These passages relate important events in the history of Christianity and the spread of the Word of God. The historical details are rich in excitement and seem to provide wonderful material for a film depicting the importance of the early Christian period. I would recommend this chapter as beneficial reading and very  important information for the young adult and, certainly, anyone interested in, or perusing higher studies on the life and times of St. Paul. 

Chapter 7, The World of St Paul: The Second Missionary Journey II

Paul entered Athens in 50 AD and spent a few weeks bring the message of Christ to the people.  As a child Paul studied the classics and was extremely familiar with the Greek language and culture.  Therefore, it must have been difficult to enter the pagan land with all its statues and art which were dedicated to various ‘gods’.  In spite of this, Paul traveled through the city and taught about the resurrection of Jesus. 

 

The irony in the chapter is that Paul was approached by the stoics because they had heard he was preaching about “strange gods’.  Preaching about ‘other gods’ than the gods of the Greeks is what led to the condemnation of Protagoras, Socrates and others.  Paul was led up the 16 steps of the Aeropagus to face a tribunal because of his preaching.

 

He addressed them as had many other philosophers – “Men of Athens”.  However, Paul was quite ingenious in his defense.  He appealed to their sense of “religion” by noting that on his journey through the city he noticed that they had an altar dedicated to an “unknown god”.  It was this opportunity that he seized to continue his preaching about God.  The Athenians, for all their intellect, could not grasp what Paul was teaching and ultimately rejected him. All was not lost, however, as the Church took root upon the conversion of Dionysius, Demaris and others with them.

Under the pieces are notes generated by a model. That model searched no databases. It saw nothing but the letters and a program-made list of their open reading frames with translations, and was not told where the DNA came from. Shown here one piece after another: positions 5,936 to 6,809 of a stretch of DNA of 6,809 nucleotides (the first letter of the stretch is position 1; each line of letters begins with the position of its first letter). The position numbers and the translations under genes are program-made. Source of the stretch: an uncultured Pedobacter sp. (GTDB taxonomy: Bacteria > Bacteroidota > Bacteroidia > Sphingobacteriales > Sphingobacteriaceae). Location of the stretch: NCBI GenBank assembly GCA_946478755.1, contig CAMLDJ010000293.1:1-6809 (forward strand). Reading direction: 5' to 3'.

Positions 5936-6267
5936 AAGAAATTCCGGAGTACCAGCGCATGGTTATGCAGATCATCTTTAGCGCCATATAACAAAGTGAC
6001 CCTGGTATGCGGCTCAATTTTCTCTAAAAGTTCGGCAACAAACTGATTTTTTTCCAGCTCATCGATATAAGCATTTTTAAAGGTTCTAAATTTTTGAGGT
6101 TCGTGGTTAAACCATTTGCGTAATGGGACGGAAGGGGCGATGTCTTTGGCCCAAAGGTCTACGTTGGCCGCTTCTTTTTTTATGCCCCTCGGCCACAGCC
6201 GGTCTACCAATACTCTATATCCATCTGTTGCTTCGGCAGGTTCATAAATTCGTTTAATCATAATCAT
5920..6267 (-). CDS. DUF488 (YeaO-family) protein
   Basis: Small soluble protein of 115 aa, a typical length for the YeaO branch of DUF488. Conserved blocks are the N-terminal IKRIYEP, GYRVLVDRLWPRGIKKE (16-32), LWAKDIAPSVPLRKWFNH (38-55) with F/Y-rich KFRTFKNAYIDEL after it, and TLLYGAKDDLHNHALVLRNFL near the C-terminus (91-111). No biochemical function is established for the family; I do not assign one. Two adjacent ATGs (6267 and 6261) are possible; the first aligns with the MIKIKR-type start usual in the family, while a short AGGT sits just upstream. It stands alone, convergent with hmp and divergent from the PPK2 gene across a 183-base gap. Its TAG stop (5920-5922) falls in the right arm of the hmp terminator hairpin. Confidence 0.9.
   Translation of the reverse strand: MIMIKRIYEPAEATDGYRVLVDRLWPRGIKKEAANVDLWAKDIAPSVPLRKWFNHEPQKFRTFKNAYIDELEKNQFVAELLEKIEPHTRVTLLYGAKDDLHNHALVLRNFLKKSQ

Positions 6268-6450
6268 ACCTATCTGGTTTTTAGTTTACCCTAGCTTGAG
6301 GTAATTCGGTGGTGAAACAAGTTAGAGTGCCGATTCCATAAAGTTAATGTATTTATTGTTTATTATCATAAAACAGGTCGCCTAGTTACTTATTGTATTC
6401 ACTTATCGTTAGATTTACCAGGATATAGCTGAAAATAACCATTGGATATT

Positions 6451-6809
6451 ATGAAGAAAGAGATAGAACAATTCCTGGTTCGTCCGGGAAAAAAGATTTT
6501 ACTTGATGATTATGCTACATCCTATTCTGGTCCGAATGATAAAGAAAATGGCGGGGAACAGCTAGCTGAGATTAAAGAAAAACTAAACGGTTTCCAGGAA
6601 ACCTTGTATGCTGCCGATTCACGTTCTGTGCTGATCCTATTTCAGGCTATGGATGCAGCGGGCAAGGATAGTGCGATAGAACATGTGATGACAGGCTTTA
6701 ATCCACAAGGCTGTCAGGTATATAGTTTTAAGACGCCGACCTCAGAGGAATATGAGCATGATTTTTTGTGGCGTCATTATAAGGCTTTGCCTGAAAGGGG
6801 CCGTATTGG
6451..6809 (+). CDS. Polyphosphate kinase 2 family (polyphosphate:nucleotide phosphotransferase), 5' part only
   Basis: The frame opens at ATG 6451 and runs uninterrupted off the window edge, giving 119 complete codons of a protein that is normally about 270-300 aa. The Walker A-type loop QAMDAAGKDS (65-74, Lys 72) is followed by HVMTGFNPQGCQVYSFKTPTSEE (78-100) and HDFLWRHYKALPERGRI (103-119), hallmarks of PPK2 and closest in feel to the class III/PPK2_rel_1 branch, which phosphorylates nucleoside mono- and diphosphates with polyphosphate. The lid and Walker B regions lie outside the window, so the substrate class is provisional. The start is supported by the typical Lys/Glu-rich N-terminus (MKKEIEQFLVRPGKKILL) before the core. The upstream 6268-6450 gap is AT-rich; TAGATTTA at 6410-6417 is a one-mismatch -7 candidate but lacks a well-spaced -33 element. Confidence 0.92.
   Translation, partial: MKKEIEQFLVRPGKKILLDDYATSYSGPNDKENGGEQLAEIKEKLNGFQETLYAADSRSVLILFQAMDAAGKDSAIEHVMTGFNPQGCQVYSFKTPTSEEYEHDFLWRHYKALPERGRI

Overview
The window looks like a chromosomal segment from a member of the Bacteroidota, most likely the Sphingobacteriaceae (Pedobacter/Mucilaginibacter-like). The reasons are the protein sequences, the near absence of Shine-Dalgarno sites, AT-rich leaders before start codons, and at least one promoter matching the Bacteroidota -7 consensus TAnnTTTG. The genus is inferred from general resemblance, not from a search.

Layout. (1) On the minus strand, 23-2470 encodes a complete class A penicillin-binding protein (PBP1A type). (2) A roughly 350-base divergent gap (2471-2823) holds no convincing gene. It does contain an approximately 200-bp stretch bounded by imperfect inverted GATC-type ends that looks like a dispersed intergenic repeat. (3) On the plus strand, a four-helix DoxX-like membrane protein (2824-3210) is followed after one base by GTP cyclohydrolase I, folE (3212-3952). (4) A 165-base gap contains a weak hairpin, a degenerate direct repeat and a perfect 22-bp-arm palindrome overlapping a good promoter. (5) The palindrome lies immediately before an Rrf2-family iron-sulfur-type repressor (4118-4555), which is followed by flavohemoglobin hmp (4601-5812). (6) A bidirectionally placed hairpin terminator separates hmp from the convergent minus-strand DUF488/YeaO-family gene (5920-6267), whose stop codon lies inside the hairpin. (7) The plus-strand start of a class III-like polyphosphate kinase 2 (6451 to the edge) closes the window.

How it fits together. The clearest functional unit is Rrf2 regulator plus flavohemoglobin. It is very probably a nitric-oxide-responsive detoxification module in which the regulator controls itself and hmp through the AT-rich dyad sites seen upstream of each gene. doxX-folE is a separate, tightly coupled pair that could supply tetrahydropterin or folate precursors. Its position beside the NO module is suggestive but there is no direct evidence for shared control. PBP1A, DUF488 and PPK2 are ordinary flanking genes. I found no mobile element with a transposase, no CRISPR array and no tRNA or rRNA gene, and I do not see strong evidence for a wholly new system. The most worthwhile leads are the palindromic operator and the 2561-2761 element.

Paul only spent a short time in Athens before moving on to Corinth, Ephesus, Caesarea Maritima, Jerusalem and Antioch.  Each place he preached in the Synagogues.

 

I recommend this chapter, especially the first half, because it offers a contrast of the pagan world of Athens to the various Church’s that Paul was establishing throughout his missionary journey.  The key point that Callewaert makes is that the Athenians, for all their wisdom, become fools for rejecting God and embracing Nero

Saul’s Journey to Jerusalem and Young Adulthood.

In The World of St Paul Chapter Three “A Rabbinical Education” Calleawaert provides a vivid description of Saul’s Bar Mitzvah and his journey to Jerusalem where he received his rabbinical formation. 

At thirteen Saul became a “Son of the Law” and was declared worthy to wear the phylacteries two small leather boxes containing scripture passages. One fastened to his head and the other his left arm which symbolized his total adherence to the law. Saul continued to work as a tent maker and study the law. At age fourteen due to his maturity and intelligence he was sent to study in Jerusalem. He joined a caravan south into the land of his ancestors.

Here Callewaert describes a wonderful description of Old Testament history describing various landmarks and the events that occurred there. He discussed how perilous the journey could be due to thieves and robbers. One stretch of the journey was dubbed “The Bloody Path”.

Upon entering Jerusalem there is description of the temple and the religious practices it. Noteworthy was the Wall of Gentiles that threatened death to any Gentile who pass through it to the sacred area of the temple. No doubt this would influence Paul for the future.

After he made his paschal sacrifice Saul entered a Rabbinical school. There were two schools belonging to the sect of Phariessees: Shammai and Hillel. Shammai offered a broader interpretation of the law. Hillel offered a strict adherence to the law. Saul chose Hillel and study under Gamaliel who was a teacher held in high regard even by the Roman emperor Tiberius. Saul also had close association with Greek scholars and the Sophia Greek Wisdom. When his studies were complete, he return to Tauris and worked as a Tent Maker with his father.

I recommend this chapter. Callewaert is a wonderful writer who provides detailed historical context for Saul’s journey to Jerusalem and his young adulthood.  This chapter is a good resource for Bachelor or Master level biblical scholars.